Six years after the U.S. government rescued the auto industry from bankruptcy, the Department of Treasury is $9.26 billion short, according to accounting figures released yesterday. The Treasury said it recovered $70.43 billion of the $79.69 billion it gave General Motors Corp., Chrysler LLC, as well as auto lending firms Ally Financial Inc. and Chrysler Financial. The government closed the books on the program on Dec. 19, following the Treasury’s sale of its remaining 11.4 percent stake in the Detroit-based Ally, formerly known as GMAC. The bailout program began in December 2008 under President George W. Bush with $25 billion in aid, followed by an additional $55 billion under President Obama. The government was repaid through dividends, interest payments, partial loan payments, and stock sales.
This weekend, in the wake of Sony’s decision to release The Interview after all, North Korea accused the U.S. of shutting down the country’s Internet service and compared President Barack Obama to a “monkey.” The National Defence Commission, North Korea’s ruling body, held Obama responsible for the release of the movie in a statement. “Obama always goes reckless in words and deeds like a monkey in a tropical forest,” a spokesman for the commission said in the statement. Main Internet sites in North Korea suffered intermittent outages this week, including one nine-hour long blackout, before being largely restored to normal.
A coalition airstrike killed the ISIS-appointed governor of Mosul, Iraqi police said. Hassan Hassan Saeed al-Jabouri, known as Abu Taluut, was killed in Qayyara about 18 miles south of Mosul, according to Maj. Gen Watheq Al-Hamdani, a senior regional Iraqi police commander leading a government campaign to retake Mosul. Jabouri, who had been in office for less than 25 days, is the second ISIS-appointed governor of Mosul to be killed by airstrikes in December. ISIS fighters overtook Mosul from Iraqi forces earlier this year. The Pentagon said it will begin efforts to retake the ISIS stronghold in January.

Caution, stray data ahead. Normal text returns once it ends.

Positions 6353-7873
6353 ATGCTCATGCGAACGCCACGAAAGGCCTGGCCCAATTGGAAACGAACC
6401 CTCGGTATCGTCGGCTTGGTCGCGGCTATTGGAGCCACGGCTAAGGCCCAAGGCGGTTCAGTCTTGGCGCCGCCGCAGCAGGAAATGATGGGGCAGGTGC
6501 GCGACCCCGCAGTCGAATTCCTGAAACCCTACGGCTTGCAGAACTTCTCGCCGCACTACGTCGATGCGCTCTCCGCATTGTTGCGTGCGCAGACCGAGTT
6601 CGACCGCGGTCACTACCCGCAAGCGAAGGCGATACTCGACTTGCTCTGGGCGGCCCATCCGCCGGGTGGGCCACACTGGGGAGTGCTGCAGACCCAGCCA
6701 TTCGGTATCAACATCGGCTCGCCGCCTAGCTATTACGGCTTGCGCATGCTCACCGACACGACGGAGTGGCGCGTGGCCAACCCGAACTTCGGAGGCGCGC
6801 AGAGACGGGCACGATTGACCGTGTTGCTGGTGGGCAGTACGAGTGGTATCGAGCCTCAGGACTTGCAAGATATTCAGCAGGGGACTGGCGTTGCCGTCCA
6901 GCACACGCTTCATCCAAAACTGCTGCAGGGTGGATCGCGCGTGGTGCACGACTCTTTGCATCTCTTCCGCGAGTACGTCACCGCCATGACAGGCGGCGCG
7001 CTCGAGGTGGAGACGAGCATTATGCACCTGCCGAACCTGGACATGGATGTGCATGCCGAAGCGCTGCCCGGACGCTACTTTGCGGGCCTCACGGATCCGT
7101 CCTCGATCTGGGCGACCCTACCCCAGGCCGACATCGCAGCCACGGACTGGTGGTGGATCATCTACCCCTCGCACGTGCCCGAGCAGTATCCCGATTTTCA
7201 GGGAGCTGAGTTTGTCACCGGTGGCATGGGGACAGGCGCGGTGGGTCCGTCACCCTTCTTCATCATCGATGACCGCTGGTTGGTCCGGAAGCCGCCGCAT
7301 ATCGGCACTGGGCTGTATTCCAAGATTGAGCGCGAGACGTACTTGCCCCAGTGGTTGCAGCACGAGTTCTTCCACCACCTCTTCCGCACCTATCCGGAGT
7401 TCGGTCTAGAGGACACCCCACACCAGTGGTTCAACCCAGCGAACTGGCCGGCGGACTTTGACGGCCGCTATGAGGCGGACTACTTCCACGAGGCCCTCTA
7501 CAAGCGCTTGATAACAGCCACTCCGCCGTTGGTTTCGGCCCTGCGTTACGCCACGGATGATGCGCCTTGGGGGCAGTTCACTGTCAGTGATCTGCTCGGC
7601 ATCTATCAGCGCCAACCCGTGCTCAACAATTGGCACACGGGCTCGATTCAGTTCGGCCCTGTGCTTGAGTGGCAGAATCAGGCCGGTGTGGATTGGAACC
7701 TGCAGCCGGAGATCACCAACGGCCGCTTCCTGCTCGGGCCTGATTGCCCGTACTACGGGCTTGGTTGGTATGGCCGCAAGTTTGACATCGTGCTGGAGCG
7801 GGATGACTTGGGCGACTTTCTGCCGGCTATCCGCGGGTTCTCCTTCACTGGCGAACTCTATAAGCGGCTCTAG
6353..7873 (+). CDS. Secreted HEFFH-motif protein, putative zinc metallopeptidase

At a press conference to address the recently murdered NYPD officers, New York City Mayor Bill de Blasio railed against the media, saying it promoted the city’s divisions. When asked about protesters behaving badly against police, he shot back at the reporter, asking, “What are you gonna do? Are you gonna keep dividing us?” De Blasio said the media has ignored the largely peaceful protests in favor of the ones at which police tensions have been visible, and then called out reporters for enabling the division: “That’s how you want to portray the world, but we know a different reality.”
Life expectancy across the world has risen by more than six years since 1990, according to an analysis from a 2013 Global Burden of Disease (GBD) study. Falling death rates from cancer and heart disease in developed countries and better survival rates of diarrhea, tuberculosis, and malaria in poorer countries contributed to the falling death rate. The one exception, however, is southern sub-Saharan Africa, where HIV/AIDS has reduced life expectancy by five years since 1990.
The U.S. government has determined that North Korea was “centrally involved” in the cyberattack on Sony Pictures. U.S. investigators penetrated North Korean computer networks to trace the source of the hacking. According to investigators, the primary suspects are members of a North Korean cybersecurity unit called Bureau 121. However, it has not been ruled out that it is an insider at Sony with a grudge that cooperated with an outside group like the North Koreans. The White House is debating whether to publicly accuse North Korea of launching a cyberterrorism campaign against Sony. According to The New York Times, the NSA tried four years ago to infiltrate the country’s elite cyberteam to monitor malware, but the system is not foolproof as a lot of the hacking is done from China.
More than 100 people--mainly children--were killed during a Taliban attack on a military-run school in Pakistan’s northwest city of Peshawar earlier today. The final death toll is being reported as 126 casualties although the number could still rise. Pakistani authorities say more than 500 students have been evacuated from the school, but it is unclear how many are being held hostage. The attack began when five or six gunmen swarmed the school early morning and began opening fire randomly, authorities said. Army commandos were deployed to the scene and exchanged gunfire with the militants. The Taliban told The Daily Beast the attack is revenge for the children's army parents helping the U.S. fight them.
Tomorrow, many parents of the 20 children killed in the December 2012 school shooting in Sandy Hook, Connecticut, will announce their decision to sue Bushmaster, the manufacturer of the gun Adam Lanza used. The parents are working with Michael Koskoff, the attorney who represented Michael Jackson’s family, and a former Clinton administration Democratic lobbyist, Karen Hinton. Today marks the two-year anniversary of the massacre and the legal cutoff for filing a wrongful death suit in civil court. Not all believe the lawsuit is well-founded, however.